Skip to main content

Houthis launch Friday protests as violence hits north Yemen

As bloody clashes continue in Yemen's north, Houthi leader makes combative speech but protest remains calm
A Yemeni soldier inspects vehicles at the entrance to a Houthi protest camp in Sanaa (AA)

Several Yemenis were killed in the restive northern province of al-Jawf on Friday, as a deadline set by rebels protesting in the capital Sanaa passed.

The rebels, made up of Shiite Houthi tribesmen and their supporters, have been camped out in Sanaa since Monday, calling for an end to recent cuts in fuel subsidies and, ultimately, the toppling of the current government.

They had set a deadline of Friday for their demands to be met, and staged a protest on the road leading to the international airport after Friday prayers.

Protesters surrounded the Electricity and Interior Ministries, chanting anti-government and anti-American slogans.

Sources from within the rebel movement had told Sky News that a preliminary ceasefire agreement had been reached.

However, in a speech later broadcast live, rebel leader Abdel Malek al-Houthi railed against what he called the government's "weak" stance on the US drones that have targeted sites in Yemen.

Houthi stressed that, though rebels have blockaded the capital, taking Sanaa is not their primary aim - "our aim is to bring down the government."

The US sent an “emergency message” to its nationals at the outset of the protests on Monday, urging them to leave the country and warning of “terrorist activities and civil unrest.”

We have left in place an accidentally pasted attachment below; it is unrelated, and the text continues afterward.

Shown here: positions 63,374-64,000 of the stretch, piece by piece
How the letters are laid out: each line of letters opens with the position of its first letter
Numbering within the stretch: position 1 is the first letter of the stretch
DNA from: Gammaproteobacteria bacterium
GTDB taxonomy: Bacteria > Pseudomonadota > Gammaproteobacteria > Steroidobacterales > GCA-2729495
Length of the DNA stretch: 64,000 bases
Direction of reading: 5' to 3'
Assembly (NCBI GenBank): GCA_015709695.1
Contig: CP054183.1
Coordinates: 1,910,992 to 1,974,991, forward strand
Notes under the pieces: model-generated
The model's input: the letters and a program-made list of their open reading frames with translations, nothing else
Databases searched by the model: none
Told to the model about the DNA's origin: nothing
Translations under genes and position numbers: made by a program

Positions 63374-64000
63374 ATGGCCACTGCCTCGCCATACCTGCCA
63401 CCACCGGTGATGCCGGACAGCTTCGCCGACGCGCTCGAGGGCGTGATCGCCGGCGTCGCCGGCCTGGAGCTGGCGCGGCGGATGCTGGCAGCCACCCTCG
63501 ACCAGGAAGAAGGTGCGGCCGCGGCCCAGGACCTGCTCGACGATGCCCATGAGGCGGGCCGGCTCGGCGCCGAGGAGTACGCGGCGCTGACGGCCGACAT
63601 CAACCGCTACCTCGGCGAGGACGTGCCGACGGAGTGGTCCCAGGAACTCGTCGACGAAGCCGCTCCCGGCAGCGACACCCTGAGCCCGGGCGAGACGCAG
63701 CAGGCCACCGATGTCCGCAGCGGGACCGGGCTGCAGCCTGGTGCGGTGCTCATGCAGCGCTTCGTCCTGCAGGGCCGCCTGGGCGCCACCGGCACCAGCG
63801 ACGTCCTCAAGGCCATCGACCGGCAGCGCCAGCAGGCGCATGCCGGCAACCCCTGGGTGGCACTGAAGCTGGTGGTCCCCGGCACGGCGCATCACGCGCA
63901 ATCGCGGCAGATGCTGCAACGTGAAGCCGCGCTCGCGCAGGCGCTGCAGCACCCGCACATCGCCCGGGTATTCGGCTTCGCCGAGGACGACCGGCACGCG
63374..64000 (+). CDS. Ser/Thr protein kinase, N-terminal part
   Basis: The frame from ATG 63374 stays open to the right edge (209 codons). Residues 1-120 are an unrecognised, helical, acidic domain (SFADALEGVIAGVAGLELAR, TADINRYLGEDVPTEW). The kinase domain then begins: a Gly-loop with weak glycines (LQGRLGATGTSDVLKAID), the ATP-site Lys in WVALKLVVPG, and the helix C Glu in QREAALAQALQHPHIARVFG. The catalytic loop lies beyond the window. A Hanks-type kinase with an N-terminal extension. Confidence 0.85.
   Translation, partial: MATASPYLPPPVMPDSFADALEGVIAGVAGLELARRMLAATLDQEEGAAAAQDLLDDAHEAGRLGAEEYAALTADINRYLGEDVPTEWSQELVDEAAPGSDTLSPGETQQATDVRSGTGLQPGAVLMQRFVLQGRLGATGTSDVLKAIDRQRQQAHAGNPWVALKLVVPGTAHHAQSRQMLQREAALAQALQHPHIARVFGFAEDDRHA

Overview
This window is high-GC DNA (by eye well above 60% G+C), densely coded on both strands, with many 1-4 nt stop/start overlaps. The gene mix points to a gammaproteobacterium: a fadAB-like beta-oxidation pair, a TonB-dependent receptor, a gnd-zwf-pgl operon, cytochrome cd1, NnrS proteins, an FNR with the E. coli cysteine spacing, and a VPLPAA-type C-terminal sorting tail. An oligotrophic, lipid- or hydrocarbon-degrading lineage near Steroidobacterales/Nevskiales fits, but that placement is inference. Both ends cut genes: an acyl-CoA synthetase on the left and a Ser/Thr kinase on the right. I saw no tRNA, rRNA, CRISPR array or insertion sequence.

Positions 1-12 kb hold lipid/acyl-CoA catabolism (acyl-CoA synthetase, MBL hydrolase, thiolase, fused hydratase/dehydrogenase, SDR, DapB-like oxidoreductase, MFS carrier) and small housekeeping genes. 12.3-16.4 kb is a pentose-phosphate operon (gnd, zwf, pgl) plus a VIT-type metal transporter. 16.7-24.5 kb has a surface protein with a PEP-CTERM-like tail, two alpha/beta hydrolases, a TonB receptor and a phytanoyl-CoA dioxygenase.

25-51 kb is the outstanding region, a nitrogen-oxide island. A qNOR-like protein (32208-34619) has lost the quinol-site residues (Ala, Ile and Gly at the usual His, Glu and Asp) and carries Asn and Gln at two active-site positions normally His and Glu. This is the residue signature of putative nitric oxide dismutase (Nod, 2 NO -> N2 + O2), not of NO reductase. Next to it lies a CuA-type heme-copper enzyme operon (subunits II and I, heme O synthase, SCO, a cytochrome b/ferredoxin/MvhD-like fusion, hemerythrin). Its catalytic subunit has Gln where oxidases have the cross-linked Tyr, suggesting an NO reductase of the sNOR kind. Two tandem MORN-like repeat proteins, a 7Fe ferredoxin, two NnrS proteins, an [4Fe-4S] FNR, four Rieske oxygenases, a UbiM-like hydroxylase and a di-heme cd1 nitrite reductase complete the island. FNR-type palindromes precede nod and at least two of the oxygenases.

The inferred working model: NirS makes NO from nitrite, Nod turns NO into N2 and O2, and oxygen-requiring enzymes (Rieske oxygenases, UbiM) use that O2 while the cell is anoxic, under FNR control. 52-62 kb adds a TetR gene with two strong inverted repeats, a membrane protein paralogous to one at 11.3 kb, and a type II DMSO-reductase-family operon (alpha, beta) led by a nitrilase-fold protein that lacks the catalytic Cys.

Despite President Hadi’s order that the armed forces “raise their level of vigilance” on Thursday, commenters on the ground are so far reporting that the situation on the ground remains calm.

Houthis have dug into their positions in the capital, with more people arriving from provinces to Sanaa throughout the week.

The rebels have garnered support from some non-Houthi Yemenis who are frustrated at protracted efforts to stamp out corruption and implement political transition after anti-government protests in 2011.

However, there was also a pro-government rally in the southern city of Taiz on Thursday, which appeared to attract thousands of demonstrators.

Some progress seemed to have been made on the political front after efforts to reach an agreement between the government and the Houthi rebels on Thursday.

A high-level delegation from the government, including the deputy prime minister, flew to the Houthi stronghold in Saada province to discuss a ceasefire, which would include ten ministerial positions for Houthis.

In a speech on Thursday night after the talks, rebel leader Abdel Malik al-Houthi called on his supporters to maintain the peace, saying the government had "shown its understanding of some of our demands."

He said the movement will employ peaceful and legitimate means, warning President Hadi not to “fall into the trap of attacking people and protestors.”

However, violence in al-Jawf province north-east of the capital has intensified - an armed tribal fighter and a number of Houthi rebel fighters were killed during a clash in the province, as the Yemeni army backed by tribesmen attempted to rout the Houthis.

A Yemeni army soldier and a tribesman were also killed, along with an unidentified number of Houthi rebels, in clashes on Thursday.

The deaths came on the same day as Ansar al-Sharia in Yemen claimed to have killed up to 30 Houthis in two separate operations in al-Jawf.

Five Houthis and two tribesmen died in clashes in al-Jawf on Wednesday.

Houthi rebels strongly oppose the government's plans for a six-region federation, demanding a single region for the northern highlands and a greater share of power in the federal government.

They control Saada province in the far north and parts of several neighbouring provinces.

The rebels have been fighting an on-off conflict with government troops in the northern mountains for the past decade.

They are a minority in mainly Sunni Yemen but the majority in the northern highlands, including the Sanaa region.